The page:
Becky and I are so happy to help our Afghan refugee friends as they settle into a new life in the United States.  Part of that help has been in coming alongside them as they navigate the processes and procedures of our bureaucratized culture.  Becky has dealt with all things school related and I have dealt with other financial and legal concerns, including the title and registration for a used car.

Three weeks ago, I thought we were close to the end of our two-month-long saga with assurances from the used car salesman that, better late than never, he had finally filed all the correct forms with the Bureau of Motor Vehicles.  So much for assurances from used car salesmen.  It took three additional weeks, more emails, phone calls, and a face-to-face with the owner of the used car lot, but yesterday morning our friend and I went to the local BMV office with all the correct documents, and, yes, title and registration work was completed.  Finished. Done. Continue reading

08.26.2022 – On thinking Too Highly of Oneself

For by the grace given to me I say to everyone among you not to think of himself more highly than he ought to think, but to think with sober judgment, each according to the measure of faith that God has assigned. Romans 12:3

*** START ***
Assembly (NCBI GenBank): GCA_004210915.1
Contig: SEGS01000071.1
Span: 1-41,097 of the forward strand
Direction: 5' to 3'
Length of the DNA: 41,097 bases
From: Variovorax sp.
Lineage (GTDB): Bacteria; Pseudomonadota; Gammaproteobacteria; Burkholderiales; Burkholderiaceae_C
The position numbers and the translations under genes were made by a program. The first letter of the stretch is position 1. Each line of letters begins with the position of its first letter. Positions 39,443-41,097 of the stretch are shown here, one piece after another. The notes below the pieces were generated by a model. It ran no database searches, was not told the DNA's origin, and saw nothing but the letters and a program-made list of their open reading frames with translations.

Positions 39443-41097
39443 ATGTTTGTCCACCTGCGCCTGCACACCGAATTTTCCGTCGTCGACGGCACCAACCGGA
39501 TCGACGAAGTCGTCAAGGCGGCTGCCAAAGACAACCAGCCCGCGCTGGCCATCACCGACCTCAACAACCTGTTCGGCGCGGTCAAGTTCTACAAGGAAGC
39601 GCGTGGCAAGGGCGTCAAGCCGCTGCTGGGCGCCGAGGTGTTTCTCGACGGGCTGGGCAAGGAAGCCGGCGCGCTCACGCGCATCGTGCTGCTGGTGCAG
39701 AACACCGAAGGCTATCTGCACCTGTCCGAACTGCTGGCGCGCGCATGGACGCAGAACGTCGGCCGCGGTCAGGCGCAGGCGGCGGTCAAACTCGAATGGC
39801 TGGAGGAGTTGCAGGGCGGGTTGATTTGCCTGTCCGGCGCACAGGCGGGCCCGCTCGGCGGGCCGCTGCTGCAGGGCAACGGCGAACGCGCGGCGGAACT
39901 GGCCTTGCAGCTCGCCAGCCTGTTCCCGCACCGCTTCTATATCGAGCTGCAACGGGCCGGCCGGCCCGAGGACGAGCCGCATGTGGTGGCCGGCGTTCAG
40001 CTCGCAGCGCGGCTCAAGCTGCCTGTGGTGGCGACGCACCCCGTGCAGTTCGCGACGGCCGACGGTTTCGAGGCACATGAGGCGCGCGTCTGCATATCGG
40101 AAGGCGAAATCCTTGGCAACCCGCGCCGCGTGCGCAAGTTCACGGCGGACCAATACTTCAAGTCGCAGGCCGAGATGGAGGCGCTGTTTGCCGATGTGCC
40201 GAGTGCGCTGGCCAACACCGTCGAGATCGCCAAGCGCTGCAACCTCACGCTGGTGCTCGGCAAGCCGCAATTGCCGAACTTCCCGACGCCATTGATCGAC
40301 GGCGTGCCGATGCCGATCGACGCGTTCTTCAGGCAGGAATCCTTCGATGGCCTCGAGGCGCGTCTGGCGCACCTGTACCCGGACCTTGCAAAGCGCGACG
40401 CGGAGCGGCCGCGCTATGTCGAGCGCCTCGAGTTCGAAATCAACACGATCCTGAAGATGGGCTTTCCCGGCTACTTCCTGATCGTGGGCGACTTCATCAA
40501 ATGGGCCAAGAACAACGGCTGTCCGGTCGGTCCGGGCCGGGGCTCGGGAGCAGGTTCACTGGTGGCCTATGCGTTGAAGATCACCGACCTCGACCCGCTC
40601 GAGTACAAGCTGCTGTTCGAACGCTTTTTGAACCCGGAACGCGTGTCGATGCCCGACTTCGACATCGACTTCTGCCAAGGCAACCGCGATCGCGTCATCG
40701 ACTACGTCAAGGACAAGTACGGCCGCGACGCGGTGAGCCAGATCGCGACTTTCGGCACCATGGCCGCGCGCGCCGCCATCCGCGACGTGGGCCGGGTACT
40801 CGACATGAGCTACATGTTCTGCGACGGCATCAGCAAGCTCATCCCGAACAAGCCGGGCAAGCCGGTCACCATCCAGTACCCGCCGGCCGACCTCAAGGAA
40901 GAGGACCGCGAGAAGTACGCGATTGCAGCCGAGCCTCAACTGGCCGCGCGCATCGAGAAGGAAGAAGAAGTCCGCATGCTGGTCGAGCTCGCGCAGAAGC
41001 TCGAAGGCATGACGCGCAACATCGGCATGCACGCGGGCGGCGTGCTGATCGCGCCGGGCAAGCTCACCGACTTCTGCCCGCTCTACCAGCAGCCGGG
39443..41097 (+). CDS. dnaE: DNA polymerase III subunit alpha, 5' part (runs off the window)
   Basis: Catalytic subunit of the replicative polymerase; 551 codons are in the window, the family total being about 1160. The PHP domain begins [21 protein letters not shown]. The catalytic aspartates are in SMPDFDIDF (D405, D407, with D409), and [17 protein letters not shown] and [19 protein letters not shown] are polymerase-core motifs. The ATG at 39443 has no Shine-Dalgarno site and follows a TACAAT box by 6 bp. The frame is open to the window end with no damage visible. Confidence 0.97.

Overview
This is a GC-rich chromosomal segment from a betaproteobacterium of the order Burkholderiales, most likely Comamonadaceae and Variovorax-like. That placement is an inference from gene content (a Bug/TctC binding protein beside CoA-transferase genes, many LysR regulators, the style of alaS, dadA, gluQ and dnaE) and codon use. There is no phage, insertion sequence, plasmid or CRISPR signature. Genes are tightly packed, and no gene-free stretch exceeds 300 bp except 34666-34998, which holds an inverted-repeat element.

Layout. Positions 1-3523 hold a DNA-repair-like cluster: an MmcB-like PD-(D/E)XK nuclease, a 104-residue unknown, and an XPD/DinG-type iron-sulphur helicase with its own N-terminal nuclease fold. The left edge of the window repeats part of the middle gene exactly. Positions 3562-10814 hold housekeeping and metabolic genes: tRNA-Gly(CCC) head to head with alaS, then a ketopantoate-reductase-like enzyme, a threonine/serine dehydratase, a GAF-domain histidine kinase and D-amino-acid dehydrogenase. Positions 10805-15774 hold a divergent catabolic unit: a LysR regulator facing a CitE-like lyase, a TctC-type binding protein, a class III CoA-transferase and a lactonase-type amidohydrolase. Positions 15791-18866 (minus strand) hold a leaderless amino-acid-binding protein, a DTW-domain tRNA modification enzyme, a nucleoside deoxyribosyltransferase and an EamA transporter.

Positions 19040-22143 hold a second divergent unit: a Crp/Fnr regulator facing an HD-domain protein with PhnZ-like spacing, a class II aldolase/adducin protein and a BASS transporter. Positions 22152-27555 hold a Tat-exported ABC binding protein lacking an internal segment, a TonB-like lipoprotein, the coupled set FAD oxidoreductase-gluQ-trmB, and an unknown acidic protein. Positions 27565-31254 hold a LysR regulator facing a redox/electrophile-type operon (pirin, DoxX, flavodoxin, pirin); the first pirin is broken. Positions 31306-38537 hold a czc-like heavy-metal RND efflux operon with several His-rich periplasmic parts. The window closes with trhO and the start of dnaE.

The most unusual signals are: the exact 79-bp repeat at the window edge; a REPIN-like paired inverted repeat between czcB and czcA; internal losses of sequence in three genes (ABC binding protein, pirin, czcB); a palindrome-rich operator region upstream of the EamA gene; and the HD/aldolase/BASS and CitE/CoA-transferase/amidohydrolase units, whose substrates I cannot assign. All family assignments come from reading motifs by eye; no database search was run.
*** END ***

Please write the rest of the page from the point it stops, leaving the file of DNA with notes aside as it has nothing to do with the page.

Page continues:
Becky and I were in Ohio this past weekend.  On the way home, we stopped at a rest area where a sign posted by the Department of Transportation offered the names of the governor and the director of the department.  Maybe we were meant to be thankful to Governor DeWine and Director Marchbanks for their kindness in placing the rest area where it was placed. It was in the perfect spot for us when we visited it last weekend.

But it seemed that Director Marchbanks not only wanted us to know of his great foresight in having the rest area right where we needed it, he also wanted to do a little bit of bragging about his academic achievements.  “Jack Marchbanks, Ph.D., Director,” the sign said.

I was tempted to google Director Marchbanks to learn more. Is a Ph.D. required of the directors of Ohio’s Department of Transportation?  In which field did the director earn his degree? Medieval Philosophy? Art History? Bureaucratic Management?  Rest Area Design?  Or maybe I would learn of the hardships and obstacles Director Marchbanks overcame to gain his Ph.D.

In the end, I decided that the details of Director Marchbanks’ degree really don’t matter. Continue reading